Reflections on Sculpture – Tucker, Scott
The totals or unities created by man in his attempts to understand and control the world. (WT)
Isolation of the particular within our world. Investing of personal identification in the physical properties of the world around us. A chair, not because it is wood or round, but because of sitting, comfort, symbol. (TS)
a) Matter in general.
b) The solid earth under one’s feet.
Weight; a feeling of substance; approaching knowledge of matter. Time; a feeling of permanence.
The void, emptiness. Between things, above, about and below things, the air we breathe.
Tension; that part of the world we can activate by our presence, by our actions.
NUMBER AND ORDER
One-ness, two-ness, three-ness, etc. As in the Roman numerals I, II, III. The formal and symbolic characteristics of numbers.
One, the point, the centre.
Two, the pair, mirror-image, simple symmetry.
Three, the vertices of the triangle, the primitive series, instable, open, the air.
Four, the square, stability, the ground, the cycle ended.
The more plastic the expression, the more fundamental the symbol; in the end both seeing and knowing, sensation and memory, are identified.
Volume as volume – (mass)
Volume as plane – (configuration)
Volume as line – (direction)
Order; making sense by pattern. The quality of relationship. Measure; the order of dimension and the diagnosis of cause and effect in the physical world. Intensity; the degree of pattern and control that we can disperse around us. The only means by which we can reduce physical property to a comprehensible mental structure (idea).
A point: the object exists for the sake of this point, exists through it and around it. The centre is the centre of gravity as it might exist for the figure outside it – i.e. we are aware of the object in the same way we are aware of our own centrality, by inference, passively: as we recognize our selves at the centre of our ‘own’ sensations. The object is fixed, still, because it is the centre. The spectator is free to move, because by attending to the object he has disposed of his centrality, and must seek it in the object.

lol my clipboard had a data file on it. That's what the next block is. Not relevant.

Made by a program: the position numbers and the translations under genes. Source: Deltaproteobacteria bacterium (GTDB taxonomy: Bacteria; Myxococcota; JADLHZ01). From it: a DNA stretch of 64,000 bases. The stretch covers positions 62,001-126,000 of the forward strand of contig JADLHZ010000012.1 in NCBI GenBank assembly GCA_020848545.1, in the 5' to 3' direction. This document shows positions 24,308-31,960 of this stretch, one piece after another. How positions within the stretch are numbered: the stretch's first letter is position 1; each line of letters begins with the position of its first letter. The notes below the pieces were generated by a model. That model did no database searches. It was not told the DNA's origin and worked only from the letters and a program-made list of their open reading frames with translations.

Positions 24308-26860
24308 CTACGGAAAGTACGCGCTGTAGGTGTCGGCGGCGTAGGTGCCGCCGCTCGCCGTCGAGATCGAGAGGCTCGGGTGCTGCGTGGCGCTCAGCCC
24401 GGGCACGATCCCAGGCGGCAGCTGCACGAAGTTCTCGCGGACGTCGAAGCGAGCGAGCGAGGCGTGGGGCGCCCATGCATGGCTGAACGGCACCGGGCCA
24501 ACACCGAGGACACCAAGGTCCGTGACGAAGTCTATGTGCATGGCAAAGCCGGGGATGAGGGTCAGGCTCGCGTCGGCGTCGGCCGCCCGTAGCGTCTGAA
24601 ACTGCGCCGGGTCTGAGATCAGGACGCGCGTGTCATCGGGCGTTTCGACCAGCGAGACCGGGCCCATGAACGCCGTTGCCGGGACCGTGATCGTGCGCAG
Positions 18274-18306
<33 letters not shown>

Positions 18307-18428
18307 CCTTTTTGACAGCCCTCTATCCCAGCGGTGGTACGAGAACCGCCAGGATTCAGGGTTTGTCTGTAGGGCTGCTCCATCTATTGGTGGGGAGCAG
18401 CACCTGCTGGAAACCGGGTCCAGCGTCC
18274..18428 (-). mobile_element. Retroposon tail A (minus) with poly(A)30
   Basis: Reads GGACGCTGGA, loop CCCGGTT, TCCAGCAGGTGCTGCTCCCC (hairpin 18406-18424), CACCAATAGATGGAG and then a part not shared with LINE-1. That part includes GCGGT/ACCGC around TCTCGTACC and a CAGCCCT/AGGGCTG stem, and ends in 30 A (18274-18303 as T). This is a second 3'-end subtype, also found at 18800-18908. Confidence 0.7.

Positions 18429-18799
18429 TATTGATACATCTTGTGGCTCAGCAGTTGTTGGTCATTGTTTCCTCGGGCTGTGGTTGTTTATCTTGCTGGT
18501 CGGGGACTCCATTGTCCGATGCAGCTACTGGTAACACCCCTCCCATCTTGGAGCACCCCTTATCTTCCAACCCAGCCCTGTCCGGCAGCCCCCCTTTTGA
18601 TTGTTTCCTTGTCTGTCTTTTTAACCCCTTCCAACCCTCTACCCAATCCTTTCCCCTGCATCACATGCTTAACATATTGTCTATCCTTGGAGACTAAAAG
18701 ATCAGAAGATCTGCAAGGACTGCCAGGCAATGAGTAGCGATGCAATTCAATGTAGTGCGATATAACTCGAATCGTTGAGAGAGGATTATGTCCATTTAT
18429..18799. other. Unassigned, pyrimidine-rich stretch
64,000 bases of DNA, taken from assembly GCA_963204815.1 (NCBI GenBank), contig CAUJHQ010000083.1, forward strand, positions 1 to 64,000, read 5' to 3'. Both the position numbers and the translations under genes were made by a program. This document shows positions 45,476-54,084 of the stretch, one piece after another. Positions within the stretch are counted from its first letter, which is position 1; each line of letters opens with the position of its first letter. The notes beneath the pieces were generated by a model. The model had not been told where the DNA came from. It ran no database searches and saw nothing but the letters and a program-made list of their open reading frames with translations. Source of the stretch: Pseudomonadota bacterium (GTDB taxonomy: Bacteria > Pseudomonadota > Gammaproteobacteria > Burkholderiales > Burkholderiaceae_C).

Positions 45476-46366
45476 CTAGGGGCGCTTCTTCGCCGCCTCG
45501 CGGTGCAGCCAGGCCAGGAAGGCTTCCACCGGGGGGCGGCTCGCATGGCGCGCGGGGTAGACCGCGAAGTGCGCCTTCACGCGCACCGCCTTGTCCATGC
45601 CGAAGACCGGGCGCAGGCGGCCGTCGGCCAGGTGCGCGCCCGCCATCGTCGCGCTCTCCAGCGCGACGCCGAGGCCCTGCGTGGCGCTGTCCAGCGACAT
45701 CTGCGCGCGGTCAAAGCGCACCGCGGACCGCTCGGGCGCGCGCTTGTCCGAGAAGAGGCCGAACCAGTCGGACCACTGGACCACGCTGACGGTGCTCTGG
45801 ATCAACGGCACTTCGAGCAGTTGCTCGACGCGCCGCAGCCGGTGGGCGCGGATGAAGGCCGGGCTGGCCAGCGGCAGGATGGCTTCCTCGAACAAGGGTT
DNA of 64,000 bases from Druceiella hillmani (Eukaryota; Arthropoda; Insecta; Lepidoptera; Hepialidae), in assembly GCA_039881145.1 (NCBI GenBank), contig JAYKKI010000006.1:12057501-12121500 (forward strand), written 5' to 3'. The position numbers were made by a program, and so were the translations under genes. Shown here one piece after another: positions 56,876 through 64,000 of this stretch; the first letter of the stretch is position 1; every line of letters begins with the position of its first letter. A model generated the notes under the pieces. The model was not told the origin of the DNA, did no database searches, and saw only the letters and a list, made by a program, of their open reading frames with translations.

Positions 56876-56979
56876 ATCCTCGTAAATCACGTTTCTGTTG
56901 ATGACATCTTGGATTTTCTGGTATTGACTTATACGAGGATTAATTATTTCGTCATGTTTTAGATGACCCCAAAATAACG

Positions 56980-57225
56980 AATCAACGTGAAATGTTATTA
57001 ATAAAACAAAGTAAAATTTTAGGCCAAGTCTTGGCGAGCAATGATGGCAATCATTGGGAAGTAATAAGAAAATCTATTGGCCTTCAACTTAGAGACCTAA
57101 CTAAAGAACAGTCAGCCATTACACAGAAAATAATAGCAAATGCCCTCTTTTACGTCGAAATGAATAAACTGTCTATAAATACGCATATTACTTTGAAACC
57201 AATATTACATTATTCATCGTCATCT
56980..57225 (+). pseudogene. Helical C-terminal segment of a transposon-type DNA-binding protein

The traditional concept of the ‘heart’ We are incapable of constructive thought without recognition of centrality. It is the establishment of ego, of a point of meaning from which contact can be made. It is fundamental to all structural law.
Level in sculpture corresponds to distance in traditional perspective painting. The ground is the horizon: the rising layers above mediate between spectator and horizon. Distance between points (both internally and externally with relation to the spectator) physically exists, and is given and modulated by perspective.
Level is the degree of immediate visual perception. Immediate contact person to person takes place at eye level – the face. The visual discovery of the object corresponds to the level from which in distance this initial contact takes place. It is an anthropomorphic ratio.
Sculpture is a proposition about the physical world, about a finite order (completeness), and by implication about our existence in the world; the direction of the activity itself being toward the general, away from the personal.